"Let's not play around with real human lives," she said.
Debate moderator Scott Shafer of the Bay Area public radio station KQED pointedly asked Harris about the criticism she received from the California's Legislative Black Caucus for not launching independent investigations into fatal police shootings.
"That is in fact not accurate," Harris retorted. She said her office has been aiding federal investigators and other law enforcement agencies investigating these cases. Still, the attorney general has not launched any civil rights investigations into police shootings in California since she took office in 2011. Her predecessors Jerry Brown and Bill Lockyear did.
The debate, broadcast on public television and radio stations across the state from the campus of San Diego State University, provided the candidates with their last major chance to address voters across California in a Senate race that has languished in the shadow of a presidential race that was rich in political theatrics and fireworks.
Unz, who championed the successful 1998 ballot initiative restricting bilingual education in public schools, tried to appeal to voters seeking an "anti-establishment" politician similar to White House hopefuls who have attracted attention this year.
"If you're a Donald Trump supporter, if you're a Bernie Sanders supporter … I'm the candidate to look at," Unz said. "I'm an independent-minded Republican."
Unz showed his eclectic political bent by providing two of the most stark comments of the evening. In one instance, the GOP entrepreneur called for a 50% decrease in immigrants allowed into the U.S. In another, he dismissed the broad scientific consensus on climate change.
"I'm a scientist and I know what I know and what I don't know," said Unz. "I'm not persuaded that the evidence is there."
As he did in the first debate, Republican Tom Del Beccaro staked the mantle as the true conservative in the race. The strategy may help him on June 7 in the primary but may cost him in the November election in a state where Democrats hold a 15% edge over Republicans in voter registration.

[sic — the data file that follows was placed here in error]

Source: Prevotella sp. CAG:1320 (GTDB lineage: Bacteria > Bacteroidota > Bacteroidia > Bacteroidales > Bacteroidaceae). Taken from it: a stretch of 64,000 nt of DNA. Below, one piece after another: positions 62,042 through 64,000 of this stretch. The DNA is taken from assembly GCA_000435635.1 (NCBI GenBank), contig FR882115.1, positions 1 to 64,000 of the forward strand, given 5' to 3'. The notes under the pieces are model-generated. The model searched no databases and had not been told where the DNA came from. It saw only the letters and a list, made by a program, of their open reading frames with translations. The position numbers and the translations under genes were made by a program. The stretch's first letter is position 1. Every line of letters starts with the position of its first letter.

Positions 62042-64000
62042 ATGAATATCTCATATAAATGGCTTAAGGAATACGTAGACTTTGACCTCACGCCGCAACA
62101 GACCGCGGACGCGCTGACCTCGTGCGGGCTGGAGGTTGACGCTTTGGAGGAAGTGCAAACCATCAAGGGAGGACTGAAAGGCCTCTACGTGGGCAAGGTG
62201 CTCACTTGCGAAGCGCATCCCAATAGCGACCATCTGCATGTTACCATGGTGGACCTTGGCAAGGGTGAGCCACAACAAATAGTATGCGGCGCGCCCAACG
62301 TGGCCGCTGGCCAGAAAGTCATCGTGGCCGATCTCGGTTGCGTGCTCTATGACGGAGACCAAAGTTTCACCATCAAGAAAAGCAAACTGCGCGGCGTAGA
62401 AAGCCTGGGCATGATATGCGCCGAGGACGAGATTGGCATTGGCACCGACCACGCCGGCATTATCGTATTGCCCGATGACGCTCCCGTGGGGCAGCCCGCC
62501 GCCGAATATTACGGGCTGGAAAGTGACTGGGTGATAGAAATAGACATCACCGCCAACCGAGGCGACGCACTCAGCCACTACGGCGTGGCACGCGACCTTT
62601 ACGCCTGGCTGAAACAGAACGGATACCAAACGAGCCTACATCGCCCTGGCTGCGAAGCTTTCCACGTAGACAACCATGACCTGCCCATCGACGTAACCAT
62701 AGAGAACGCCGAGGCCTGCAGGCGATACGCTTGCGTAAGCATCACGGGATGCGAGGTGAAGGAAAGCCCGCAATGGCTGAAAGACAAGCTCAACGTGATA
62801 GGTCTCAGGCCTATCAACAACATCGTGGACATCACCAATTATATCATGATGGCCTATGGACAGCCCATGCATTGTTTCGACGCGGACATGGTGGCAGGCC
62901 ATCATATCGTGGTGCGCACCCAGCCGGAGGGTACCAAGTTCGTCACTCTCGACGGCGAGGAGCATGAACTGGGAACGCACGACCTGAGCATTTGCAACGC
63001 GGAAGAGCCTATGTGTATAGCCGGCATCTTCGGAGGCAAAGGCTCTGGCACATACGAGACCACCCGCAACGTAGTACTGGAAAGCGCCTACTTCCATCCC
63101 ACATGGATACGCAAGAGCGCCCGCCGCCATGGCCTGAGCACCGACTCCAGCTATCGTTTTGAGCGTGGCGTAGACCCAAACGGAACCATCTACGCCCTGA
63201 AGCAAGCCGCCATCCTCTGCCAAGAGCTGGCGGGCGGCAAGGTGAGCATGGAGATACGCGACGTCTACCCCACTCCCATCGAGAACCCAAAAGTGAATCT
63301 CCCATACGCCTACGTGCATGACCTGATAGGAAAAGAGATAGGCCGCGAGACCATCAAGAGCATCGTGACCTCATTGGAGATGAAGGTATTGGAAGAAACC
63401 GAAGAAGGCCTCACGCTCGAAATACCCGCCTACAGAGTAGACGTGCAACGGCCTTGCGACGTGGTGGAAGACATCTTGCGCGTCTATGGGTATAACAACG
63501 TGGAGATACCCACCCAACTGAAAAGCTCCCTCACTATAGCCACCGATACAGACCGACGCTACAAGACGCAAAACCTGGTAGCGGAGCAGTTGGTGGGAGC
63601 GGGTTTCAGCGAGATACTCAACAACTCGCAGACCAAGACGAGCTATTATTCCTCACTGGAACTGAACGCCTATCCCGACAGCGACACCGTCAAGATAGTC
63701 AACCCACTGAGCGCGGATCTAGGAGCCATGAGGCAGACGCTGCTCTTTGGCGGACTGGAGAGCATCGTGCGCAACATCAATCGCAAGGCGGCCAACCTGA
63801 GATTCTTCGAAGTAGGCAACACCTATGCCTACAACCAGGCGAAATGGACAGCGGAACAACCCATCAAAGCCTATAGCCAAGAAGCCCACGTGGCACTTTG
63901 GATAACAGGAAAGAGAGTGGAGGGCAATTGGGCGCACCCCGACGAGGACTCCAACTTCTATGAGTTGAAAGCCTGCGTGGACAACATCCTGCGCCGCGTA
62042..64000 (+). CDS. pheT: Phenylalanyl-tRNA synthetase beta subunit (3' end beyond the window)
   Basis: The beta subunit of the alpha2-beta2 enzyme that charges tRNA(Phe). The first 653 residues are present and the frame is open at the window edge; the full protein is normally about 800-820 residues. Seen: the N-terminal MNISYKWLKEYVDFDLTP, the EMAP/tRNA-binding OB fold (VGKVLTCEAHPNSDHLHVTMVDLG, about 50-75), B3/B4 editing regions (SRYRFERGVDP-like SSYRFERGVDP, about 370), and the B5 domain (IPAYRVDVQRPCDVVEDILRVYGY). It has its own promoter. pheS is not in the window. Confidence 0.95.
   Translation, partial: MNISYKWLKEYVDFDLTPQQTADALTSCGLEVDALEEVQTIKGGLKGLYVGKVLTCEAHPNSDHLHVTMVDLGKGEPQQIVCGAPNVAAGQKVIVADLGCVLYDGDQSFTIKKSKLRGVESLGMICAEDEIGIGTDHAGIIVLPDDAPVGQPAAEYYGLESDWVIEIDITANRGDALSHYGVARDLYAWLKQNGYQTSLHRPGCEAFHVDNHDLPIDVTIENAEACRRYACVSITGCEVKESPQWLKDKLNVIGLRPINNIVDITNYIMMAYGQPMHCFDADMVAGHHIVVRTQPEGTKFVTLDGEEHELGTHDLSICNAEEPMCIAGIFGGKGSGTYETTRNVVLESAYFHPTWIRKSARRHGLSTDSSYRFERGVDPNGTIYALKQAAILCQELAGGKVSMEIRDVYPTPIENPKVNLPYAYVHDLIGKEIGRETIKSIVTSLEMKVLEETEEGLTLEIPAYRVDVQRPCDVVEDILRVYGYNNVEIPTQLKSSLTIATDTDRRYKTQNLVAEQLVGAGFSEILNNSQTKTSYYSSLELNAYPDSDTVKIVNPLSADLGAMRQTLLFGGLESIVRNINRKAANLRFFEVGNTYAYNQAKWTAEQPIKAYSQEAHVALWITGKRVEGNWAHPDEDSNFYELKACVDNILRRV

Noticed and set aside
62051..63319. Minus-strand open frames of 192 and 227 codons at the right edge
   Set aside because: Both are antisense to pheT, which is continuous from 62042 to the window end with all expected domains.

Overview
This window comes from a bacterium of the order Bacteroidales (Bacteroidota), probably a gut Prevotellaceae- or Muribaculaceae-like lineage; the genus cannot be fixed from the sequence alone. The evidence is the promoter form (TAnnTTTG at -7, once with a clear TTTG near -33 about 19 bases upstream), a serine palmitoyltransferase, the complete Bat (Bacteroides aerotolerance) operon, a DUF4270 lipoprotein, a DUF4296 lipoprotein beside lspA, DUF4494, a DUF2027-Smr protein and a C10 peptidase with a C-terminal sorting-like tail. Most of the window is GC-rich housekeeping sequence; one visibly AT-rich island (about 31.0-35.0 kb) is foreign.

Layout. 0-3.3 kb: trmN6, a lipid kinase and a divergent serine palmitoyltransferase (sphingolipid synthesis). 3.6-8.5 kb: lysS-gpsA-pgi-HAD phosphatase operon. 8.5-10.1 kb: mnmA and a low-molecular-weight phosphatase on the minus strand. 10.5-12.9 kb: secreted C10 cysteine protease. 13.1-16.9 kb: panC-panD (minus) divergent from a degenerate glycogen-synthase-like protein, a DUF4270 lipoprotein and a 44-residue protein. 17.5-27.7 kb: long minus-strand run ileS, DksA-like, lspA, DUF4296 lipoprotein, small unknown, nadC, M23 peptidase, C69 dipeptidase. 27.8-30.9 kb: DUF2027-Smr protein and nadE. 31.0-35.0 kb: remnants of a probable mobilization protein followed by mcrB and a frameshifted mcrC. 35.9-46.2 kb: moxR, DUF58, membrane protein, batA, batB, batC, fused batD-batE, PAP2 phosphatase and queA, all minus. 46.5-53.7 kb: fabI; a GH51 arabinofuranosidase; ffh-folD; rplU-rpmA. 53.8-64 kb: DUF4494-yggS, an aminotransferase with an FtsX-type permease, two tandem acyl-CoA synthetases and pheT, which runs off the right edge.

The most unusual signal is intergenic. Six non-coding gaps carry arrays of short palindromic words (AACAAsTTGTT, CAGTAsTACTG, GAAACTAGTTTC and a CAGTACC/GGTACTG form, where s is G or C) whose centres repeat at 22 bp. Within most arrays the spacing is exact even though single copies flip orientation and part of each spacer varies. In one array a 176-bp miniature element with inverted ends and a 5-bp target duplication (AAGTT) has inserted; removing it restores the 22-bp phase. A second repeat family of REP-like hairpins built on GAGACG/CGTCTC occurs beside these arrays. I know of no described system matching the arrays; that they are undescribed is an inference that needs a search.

Along with reciting the benefits for a federal "flat tax" and defending gun rights as enshrined in the Constitution, he labeled the nation's immigration debate a "national security issue." Del Beccaro has called for a crackdown on immigrants who overstay visas.
"We need to think about safety for all Americans," he said. "We need to stop the racial tinge."
No matter the topic or question, Harris seemed to be on the defensive throughout the evening.
A key moment came late in the debate when moderator, KPBS investigative reporter Amita Sharma, asked why the attorney general approved a decision to allow spent nuclear waste from the now-closed San Onofre Nuclear Power Plant to be buried near a seawall and the shoreline.
Harris hedged, saying that because her office represents the California Coastal Commission and there is ongoing legal action, she could not comment. Sharma continued to press, saying she was asking about something separate to that case.
"I have a client, I am the lawyer for the state," said Harris. "I cannot talk about that."
"She refuses to answer it," Sundheim shot back.
Sanchez took one subtle swipe at the front-runner when it came to supporting a $15 an hour minimum wage.
Sanchez suggested others were newcomers to the issue, and that she was "not putting my finger in the wind to see where people are."